What about your role in the new BJP set-up that is emerging in Delhi?

It remains the same. I am the chief minister and will remain here till my party wants and sees it fit.

What about the internal rumblings after the Cabinet formation?

What rumblings? Everyone has to contribute and work towards what we have promised. I still have to appoint nine parliamentary secretaries and four ministers. It will probably come after the Lok Sabha polls but until then, everyone has to pitch in and make sure that we go farther from where we started.

You already have 10 out of the 11 possible Lok Sabha seats from Chhattisgarh? What can you promise this time as Bastar breaks away from you? After all, the BJP lost eight out of 12 seats in the region.

I have made a promise to the BJP leadership that we will contribute all 11 seats to the BJP kitty in 2014. The Bastar results have been worrying, but not surprising. We made some mistakes in candidate selection. People seem to be voting against incumbency of individuals. Several of our candidates were sitting MLAs for 10 years and that seems to have gone against them. The Congress lost 27 out of 36 of its sitting MLAs, which shows how much individual incumbency was hurting. We also lost 21 sitting MLAs, but won 27 new seats, which is how it should be. We will win all seats in Bastar and Sarguja, where the BJP lost seven out of 14 seats. You will see better candidates and better preparation for the General Election.

So does that mean a change in the Bastar and anti-Naxal policy?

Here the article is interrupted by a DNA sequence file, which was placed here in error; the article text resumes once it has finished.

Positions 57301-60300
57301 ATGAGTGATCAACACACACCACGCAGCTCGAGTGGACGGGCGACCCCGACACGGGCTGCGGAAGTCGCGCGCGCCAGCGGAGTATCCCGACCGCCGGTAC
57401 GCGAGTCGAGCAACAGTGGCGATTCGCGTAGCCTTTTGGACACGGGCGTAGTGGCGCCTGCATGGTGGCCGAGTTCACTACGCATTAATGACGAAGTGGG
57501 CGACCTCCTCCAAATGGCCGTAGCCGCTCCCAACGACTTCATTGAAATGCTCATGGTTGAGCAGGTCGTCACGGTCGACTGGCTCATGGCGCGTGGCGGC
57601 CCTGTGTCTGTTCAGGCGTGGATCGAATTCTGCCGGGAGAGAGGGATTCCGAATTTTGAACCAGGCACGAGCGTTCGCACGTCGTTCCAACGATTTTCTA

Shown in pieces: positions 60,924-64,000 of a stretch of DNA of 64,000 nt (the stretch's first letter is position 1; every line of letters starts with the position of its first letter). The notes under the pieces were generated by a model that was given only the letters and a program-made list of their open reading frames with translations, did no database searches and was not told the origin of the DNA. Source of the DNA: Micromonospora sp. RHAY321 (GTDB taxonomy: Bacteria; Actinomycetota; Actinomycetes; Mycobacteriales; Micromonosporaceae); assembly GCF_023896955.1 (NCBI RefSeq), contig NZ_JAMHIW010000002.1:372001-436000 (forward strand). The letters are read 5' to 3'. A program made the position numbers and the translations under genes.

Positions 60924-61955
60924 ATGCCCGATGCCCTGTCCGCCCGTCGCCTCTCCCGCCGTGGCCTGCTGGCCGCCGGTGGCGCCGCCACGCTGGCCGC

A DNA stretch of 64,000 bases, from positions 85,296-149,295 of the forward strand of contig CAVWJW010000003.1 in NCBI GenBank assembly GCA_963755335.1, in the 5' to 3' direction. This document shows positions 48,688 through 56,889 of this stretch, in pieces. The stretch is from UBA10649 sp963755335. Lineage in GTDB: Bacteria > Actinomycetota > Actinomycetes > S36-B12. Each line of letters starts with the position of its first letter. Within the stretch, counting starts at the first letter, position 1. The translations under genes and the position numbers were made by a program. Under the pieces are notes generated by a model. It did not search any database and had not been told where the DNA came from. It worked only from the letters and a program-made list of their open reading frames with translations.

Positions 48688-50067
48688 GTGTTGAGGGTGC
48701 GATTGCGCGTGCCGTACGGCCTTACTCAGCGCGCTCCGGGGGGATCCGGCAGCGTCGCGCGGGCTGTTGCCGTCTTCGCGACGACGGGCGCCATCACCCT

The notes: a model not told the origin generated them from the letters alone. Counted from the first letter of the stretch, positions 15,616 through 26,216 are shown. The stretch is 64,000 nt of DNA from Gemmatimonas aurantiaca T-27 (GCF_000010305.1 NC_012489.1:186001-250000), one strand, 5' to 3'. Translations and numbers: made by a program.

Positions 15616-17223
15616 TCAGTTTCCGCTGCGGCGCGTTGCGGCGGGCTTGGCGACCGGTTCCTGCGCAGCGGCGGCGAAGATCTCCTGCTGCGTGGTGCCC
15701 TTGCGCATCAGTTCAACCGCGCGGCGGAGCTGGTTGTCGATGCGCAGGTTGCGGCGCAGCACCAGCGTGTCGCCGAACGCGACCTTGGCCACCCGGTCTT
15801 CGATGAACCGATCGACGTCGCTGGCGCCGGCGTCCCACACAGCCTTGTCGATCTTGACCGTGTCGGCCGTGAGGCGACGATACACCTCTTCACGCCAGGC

Not at all. We have not lost Bastar because people want the Naxals to be around. I estimate that more than 80 percent people there don’t want them. But, we are not going to make a settlement or peace offering to the Naxals. There’s no question of that! What we will instead do is review our development policies and goals in the region. There have been complaints of corruption in construction and road works. We will see that all policies are implemented and the money apportioned for these works is utilised. The central forces deployed there have come up with several suggestions to improve the lines of communications and I approve of those measures. During the election, it has been proven beyond a speck of doubt that increased security presence in Bastar can push the Maoists back. We will continue pushing them to the limits.

What is the single-most important message to emerge out of these ‘semi finals’, the Assembly polls in the five states?

People want change, but not necessarily of those who they think have been working. The anti-incumbency has reached the individual level and people can now differentiate between those who work for them and those who do not. Look at the number of ministers that have lost in Delhi, Madhya Pradesh and here. The voter has become smarter, choosier and rather discerning.

Surely you’re talking about the Aam Aadmi Party (AAP) and the Delhi polls. Does the AAP phenomenon bother you?

So far, it’s just that: a phenomenon. We will have to wait and see how they proceed from here. They have to prove they can run a government and deliver on their promises.